Tax advantages: In the United States, where corporate tax rates vary dramatically from state to state, tax rates and related costs play a prominent role in relocation decisions. Significant tax savings can sometimes be achieved by moving an HQ from a higher-tax to a lower-tax state. There is also the case of moving the HQ outside the U.S. for tax savings. In the last year, much was written about Aon Corp.’s move of its Chicago HQ to London. While Aon indicated that the move to London was to be closer to “one of the key hubs of insurance and risk brokerage,” it is widely speculated that Aon had a large sum of cash abroad that would be subject to U.S. taxes if it had to be brought onto the company’s U.S. balance sheet. By moving its HQ outside of the U.S., $300 million could be used without tax penalty for share repurchases and other share increases.
Incentives: While incentives play a less important role in corporate relocation decisions, they are often a differentiator when it comes down to two or three finalist cities. Since HQs are highly coveted, there are a number of states that have specific HQ-targeted incentives for corporate or regional headquarters that can be very lucrative. In the U.S., with often drastically different tax and regulatory state environments, companies tend to favor relocating from high-tax, high-regulation states to low-tax, low-regulation states.
Other Recent Trends
Additionally, the trend has been — and continues to be — to favor right-to-work states over non–right-to-work states. With Indiana and Michigan joining the ranks in the past year, there are now 23 right-to-work states. Companies also place a heavy weighting on states with favorable pro-business climates in terms of regulations, permitting, etc.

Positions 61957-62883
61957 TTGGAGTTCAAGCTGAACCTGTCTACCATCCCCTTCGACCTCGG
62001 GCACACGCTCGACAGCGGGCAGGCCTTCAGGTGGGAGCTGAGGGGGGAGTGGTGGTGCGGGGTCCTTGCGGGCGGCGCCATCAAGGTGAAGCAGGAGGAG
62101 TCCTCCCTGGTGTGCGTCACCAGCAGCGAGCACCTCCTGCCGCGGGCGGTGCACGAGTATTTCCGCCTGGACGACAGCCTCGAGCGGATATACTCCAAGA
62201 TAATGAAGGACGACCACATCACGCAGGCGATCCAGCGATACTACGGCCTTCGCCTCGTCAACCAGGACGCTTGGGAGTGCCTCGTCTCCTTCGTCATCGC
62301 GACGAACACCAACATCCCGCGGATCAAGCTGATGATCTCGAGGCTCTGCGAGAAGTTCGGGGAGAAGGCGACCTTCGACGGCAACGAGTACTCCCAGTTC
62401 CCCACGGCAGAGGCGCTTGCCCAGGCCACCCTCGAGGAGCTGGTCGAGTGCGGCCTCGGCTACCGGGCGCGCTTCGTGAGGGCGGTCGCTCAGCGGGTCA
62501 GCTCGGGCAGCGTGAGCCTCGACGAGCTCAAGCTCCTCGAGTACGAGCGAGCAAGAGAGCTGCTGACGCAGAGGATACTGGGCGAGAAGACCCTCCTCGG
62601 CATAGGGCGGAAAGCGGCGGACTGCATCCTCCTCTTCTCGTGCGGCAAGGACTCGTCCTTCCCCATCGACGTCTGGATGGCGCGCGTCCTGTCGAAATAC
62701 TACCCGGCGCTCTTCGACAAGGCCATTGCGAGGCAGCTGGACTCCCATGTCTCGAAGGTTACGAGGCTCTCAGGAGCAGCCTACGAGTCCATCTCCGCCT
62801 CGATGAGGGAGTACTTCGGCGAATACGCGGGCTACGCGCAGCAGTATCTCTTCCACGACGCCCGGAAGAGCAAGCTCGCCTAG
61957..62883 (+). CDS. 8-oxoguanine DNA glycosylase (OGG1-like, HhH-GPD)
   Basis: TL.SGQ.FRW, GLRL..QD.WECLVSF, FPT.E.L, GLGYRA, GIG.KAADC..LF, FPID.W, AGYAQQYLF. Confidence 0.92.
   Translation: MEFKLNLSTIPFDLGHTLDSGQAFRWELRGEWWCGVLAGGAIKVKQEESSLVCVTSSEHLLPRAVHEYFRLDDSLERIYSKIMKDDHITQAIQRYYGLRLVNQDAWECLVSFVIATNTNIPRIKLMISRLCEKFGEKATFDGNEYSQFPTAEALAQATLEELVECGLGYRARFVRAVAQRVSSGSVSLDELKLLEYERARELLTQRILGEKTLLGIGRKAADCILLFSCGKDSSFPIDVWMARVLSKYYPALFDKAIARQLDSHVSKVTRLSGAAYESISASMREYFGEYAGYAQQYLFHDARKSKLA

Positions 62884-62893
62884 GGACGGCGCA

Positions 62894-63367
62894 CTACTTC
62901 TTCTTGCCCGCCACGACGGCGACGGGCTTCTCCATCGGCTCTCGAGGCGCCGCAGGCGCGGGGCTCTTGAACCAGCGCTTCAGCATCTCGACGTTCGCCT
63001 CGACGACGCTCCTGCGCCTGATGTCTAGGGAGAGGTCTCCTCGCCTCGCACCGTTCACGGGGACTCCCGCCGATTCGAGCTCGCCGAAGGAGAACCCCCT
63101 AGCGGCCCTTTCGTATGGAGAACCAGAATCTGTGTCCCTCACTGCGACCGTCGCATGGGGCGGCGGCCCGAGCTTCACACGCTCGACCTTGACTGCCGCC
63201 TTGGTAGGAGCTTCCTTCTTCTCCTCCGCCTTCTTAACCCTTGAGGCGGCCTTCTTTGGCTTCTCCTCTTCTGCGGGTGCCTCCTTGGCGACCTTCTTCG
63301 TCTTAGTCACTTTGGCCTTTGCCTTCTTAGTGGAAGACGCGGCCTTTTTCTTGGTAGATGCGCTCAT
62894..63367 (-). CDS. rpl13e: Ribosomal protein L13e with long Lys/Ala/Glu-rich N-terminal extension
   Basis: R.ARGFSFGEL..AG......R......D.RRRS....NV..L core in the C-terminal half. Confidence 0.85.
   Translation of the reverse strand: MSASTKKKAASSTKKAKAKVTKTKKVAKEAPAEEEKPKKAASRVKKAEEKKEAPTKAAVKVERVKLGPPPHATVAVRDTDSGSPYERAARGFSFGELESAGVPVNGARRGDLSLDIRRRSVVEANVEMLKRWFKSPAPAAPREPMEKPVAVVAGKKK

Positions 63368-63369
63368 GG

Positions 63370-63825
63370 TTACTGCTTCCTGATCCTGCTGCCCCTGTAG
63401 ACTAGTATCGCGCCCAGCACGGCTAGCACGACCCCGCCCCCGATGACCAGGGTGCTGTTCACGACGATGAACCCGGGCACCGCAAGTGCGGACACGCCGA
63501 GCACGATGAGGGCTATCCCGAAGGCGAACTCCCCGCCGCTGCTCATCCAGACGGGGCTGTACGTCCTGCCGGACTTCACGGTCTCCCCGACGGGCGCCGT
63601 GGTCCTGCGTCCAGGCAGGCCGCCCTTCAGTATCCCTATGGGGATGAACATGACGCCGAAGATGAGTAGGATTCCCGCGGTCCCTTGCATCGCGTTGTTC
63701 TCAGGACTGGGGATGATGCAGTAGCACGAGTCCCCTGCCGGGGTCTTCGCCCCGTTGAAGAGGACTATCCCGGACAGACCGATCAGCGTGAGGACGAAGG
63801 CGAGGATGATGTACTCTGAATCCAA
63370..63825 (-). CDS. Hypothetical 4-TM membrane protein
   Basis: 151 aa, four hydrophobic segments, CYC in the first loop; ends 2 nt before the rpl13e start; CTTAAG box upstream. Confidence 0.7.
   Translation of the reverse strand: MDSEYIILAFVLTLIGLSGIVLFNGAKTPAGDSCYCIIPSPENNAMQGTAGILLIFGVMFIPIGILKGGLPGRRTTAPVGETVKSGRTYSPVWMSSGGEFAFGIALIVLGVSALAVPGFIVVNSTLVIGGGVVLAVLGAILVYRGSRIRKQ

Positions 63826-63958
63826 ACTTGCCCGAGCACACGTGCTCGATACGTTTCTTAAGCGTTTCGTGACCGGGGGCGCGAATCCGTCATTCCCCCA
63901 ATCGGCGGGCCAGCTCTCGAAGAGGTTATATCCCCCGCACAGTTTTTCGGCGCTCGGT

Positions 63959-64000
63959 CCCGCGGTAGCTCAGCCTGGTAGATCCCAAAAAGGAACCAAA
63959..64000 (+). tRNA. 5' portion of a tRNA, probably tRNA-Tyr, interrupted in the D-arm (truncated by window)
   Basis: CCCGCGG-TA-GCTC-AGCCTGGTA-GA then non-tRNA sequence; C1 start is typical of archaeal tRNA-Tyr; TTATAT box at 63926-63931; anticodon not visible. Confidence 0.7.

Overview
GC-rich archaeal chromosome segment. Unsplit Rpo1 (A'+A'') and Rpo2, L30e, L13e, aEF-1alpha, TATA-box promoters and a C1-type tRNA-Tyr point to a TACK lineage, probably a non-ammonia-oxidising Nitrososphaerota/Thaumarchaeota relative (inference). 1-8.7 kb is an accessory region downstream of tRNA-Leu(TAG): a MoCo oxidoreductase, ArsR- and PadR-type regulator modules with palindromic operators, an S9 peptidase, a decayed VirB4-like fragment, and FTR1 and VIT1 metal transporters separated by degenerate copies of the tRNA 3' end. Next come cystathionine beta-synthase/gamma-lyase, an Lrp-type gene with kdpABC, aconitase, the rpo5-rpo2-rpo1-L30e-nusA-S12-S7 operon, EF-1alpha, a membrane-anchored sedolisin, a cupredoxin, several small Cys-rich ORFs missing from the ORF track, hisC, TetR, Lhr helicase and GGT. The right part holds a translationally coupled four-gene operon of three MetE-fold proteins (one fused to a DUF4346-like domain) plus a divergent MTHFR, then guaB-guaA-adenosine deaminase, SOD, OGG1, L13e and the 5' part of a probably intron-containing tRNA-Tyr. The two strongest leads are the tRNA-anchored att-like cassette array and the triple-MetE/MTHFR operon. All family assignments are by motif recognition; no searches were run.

A greater emphasis is also being placed on flexibility, both in terms of the size of the building as well as the interior configuration. Companies are moving away from the traditional office setups of yesteryear to more flexible interior configurations that encourage collaboration and teamwork.
Some in our industry feel that there have been fewer HQ projects since the 2008 recession and there may be pent-up demand. However, since the disruption to business activities and costs associated are so high for HQ relocations, it seems unlikely that there will be a greater demand than we have seen in the past. What remains a constant in HQ site selection, however, is that these types of projects are not undertaken often or without careful consideration of the risks involved. That said, with careful consideration and in-depth analysis of the key factors, HQ relocations can be positive game-changers.